When I was in college my fraternity went on a trip to a local state park, known for its huge cave system. At the time, the caves had not been explored and certainly not opened to the public.
It was not surprising to find a huge maw smiling from the side of one of the hills we were hiking on. We were adventurous college students, so we decided to enter the cave mouth, but as we walked upright into the shallow cave the ceiling began sloping into the hillside causing us to have to stoop, then crawl. The room-sized cave turned into a small tunnel that, at its smallest, required us to squirm on our bellies.
That experience may be what caused me to become clautrophobic. Squirming through the cave in total darkness required a determination and focus that we did not expect when we walked, standing, into the cave mouth. Nor is it what you expect when you embark on a discipleship with Jesus.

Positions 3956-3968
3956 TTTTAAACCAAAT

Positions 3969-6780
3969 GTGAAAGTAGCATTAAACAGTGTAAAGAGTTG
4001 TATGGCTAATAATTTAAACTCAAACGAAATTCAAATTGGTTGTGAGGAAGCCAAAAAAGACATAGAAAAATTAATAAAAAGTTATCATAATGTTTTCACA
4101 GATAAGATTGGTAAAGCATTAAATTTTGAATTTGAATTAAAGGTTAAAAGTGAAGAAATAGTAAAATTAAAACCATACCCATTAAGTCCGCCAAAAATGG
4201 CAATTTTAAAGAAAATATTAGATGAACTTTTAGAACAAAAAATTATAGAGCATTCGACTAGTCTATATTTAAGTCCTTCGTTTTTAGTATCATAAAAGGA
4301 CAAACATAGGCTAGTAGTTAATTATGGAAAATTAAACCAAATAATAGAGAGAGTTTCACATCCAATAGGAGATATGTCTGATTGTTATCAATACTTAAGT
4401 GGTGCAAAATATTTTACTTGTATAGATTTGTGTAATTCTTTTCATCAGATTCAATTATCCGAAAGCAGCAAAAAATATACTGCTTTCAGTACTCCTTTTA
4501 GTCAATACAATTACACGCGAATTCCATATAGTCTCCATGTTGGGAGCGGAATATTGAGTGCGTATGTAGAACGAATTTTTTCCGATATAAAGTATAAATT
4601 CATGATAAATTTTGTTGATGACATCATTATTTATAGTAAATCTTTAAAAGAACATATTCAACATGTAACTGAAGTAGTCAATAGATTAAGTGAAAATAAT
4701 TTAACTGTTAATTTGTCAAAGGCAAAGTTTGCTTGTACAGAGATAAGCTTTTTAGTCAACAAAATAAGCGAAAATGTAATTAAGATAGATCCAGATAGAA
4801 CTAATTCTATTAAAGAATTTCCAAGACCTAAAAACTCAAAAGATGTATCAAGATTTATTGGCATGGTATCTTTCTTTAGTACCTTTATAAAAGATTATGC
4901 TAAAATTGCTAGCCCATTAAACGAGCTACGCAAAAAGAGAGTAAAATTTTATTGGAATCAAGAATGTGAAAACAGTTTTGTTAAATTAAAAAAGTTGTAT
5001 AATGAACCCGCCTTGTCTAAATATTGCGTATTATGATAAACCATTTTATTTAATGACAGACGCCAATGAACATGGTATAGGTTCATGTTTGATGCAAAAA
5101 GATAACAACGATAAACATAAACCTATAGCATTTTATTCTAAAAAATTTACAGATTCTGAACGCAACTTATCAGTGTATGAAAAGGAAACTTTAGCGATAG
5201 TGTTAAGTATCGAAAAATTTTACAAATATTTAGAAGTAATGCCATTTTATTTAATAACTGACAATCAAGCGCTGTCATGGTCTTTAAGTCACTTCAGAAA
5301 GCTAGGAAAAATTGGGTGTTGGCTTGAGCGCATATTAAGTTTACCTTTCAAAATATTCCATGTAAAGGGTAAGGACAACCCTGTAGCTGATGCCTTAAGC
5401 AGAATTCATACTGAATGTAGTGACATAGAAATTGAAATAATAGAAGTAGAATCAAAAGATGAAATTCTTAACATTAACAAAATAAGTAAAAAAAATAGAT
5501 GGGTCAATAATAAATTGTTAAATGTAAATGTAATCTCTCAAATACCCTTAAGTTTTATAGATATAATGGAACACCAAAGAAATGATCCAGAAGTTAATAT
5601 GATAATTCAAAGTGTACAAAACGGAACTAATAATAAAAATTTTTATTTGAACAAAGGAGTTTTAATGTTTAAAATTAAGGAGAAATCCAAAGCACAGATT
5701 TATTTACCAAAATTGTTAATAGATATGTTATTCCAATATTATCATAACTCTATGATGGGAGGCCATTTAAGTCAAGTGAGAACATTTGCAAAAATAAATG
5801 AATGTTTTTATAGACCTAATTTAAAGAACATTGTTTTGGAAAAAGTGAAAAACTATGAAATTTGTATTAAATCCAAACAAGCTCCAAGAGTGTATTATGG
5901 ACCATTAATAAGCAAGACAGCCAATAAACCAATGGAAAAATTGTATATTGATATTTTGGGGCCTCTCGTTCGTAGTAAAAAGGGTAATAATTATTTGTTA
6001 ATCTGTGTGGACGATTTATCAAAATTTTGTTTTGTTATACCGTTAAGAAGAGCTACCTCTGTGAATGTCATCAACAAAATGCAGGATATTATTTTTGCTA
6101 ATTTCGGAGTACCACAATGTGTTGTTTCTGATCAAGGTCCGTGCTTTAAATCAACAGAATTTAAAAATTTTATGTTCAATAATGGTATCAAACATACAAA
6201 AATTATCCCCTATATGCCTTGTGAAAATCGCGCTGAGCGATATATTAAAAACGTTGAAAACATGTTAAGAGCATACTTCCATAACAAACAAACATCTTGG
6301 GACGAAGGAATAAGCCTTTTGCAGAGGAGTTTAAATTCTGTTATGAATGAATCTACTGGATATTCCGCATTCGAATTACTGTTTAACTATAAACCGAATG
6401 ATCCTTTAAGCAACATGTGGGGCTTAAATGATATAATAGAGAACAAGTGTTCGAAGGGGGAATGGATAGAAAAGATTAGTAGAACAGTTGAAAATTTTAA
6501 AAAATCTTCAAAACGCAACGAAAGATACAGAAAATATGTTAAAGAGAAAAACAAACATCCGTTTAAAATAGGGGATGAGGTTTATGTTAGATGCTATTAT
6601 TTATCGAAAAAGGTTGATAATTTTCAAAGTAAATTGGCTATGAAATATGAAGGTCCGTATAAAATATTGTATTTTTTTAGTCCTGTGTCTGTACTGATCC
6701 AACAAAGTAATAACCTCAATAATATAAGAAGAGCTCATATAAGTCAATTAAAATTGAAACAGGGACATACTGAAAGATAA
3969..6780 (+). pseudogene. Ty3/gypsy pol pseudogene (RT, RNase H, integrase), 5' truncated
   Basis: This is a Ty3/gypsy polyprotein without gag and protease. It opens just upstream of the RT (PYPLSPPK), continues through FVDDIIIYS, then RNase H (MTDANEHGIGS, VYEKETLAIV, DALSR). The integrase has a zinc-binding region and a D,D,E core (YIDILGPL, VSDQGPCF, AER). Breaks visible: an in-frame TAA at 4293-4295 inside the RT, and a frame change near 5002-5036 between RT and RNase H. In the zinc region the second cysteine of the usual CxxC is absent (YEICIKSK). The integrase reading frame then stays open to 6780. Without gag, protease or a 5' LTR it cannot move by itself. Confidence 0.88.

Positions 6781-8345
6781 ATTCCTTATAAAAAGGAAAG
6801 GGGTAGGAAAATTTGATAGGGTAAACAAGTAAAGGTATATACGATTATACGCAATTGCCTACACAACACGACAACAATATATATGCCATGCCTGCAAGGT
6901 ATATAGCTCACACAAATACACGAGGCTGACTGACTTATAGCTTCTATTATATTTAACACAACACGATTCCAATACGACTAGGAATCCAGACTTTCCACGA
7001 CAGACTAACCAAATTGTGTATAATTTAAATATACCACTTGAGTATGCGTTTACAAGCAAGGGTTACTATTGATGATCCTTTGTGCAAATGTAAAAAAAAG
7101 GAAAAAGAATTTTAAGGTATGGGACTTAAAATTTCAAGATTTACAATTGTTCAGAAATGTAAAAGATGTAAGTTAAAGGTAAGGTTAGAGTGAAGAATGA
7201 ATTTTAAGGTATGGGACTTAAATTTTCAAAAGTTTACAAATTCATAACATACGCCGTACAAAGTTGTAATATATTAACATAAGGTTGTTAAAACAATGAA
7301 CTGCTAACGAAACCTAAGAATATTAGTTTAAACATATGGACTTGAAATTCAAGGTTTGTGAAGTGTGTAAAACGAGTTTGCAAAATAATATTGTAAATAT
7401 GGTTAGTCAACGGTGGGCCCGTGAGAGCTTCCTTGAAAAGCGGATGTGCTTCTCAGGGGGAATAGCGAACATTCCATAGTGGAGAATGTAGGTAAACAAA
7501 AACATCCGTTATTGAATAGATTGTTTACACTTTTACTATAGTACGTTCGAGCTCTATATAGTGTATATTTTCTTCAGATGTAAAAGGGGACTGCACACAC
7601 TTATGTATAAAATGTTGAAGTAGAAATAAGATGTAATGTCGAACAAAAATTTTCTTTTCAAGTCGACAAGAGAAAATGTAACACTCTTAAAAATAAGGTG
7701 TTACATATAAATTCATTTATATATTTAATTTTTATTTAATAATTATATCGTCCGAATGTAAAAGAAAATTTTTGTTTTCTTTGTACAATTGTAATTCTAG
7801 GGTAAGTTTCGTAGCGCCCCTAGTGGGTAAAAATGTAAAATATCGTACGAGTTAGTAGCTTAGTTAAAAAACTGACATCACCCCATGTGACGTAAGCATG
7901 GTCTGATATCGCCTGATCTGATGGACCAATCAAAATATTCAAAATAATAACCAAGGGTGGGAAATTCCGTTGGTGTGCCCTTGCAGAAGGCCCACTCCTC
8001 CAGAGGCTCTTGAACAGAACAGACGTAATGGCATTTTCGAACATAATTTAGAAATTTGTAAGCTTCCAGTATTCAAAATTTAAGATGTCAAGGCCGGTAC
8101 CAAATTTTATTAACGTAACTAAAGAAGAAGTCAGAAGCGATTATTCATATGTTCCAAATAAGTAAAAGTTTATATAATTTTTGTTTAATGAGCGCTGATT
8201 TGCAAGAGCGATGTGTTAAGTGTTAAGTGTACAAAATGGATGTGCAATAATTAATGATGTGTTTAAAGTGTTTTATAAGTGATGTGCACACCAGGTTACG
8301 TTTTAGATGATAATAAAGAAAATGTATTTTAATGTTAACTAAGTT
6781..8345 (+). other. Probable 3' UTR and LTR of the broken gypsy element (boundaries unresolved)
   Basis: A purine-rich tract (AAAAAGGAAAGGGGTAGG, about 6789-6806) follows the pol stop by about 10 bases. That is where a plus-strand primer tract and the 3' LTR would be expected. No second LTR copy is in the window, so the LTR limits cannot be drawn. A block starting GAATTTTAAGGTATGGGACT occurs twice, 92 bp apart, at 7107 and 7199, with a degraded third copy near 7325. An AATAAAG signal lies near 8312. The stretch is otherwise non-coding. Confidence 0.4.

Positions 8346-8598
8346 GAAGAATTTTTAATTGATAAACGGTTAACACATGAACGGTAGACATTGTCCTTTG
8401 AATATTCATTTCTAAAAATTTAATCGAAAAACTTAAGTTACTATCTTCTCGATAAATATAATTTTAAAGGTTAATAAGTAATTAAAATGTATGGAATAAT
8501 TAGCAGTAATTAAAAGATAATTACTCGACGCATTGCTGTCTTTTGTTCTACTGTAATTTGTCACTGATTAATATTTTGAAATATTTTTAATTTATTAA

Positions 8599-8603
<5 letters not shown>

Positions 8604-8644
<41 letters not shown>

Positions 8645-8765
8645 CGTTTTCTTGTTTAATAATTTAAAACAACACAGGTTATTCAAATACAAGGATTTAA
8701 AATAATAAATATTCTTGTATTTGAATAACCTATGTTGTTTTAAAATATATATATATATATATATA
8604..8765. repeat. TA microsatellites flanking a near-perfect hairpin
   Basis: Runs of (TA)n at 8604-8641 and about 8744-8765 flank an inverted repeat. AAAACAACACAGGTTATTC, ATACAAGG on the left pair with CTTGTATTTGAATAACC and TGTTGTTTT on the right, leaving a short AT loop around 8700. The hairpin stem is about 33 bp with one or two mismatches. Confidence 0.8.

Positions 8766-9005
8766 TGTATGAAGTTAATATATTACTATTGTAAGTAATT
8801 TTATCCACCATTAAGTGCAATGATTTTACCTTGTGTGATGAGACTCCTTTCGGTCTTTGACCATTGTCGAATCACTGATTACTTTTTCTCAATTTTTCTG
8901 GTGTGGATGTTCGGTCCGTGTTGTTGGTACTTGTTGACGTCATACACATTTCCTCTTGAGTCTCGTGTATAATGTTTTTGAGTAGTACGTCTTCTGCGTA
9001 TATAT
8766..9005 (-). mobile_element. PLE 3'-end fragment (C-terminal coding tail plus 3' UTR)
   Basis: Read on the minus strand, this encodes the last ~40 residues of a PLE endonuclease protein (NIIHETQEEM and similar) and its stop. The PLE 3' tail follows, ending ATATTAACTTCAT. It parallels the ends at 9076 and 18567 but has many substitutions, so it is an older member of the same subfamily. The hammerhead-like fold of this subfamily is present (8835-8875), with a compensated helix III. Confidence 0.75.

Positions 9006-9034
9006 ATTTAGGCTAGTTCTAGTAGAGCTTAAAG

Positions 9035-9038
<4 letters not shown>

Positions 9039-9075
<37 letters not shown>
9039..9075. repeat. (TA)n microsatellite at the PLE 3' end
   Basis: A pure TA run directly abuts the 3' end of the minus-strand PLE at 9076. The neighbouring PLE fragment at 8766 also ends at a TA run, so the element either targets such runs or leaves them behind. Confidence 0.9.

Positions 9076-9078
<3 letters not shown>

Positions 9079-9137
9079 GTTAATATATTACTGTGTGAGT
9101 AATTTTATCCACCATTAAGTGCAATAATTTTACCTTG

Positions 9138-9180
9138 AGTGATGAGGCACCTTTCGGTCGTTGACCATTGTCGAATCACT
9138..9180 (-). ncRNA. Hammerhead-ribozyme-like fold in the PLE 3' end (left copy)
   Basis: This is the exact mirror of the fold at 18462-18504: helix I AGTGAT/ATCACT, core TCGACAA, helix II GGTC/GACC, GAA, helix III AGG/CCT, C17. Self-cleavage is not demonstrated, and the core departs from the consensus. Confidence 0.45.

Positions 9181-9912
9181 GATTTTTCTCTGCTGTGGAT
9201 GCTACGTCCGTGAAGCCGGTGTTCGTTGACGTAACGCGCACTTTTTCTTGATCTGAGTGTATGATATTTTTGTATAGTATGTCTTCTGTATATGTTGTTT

Which is probably why Jesus warned a wannabe disciple that following him would require the most rigorous sort of devotion. Squirming on your stomach in total darkness at times. Discipleship and cave exploring are not for someone who gives up quickly or who has no stomach for difficulty.
At the conclusion of the Sermon on the Mount Jesus said that the road that disciples take is arduous and not easily navigated. Things worth having or experiencing are rarely easy, and many people are not willing to start the hike.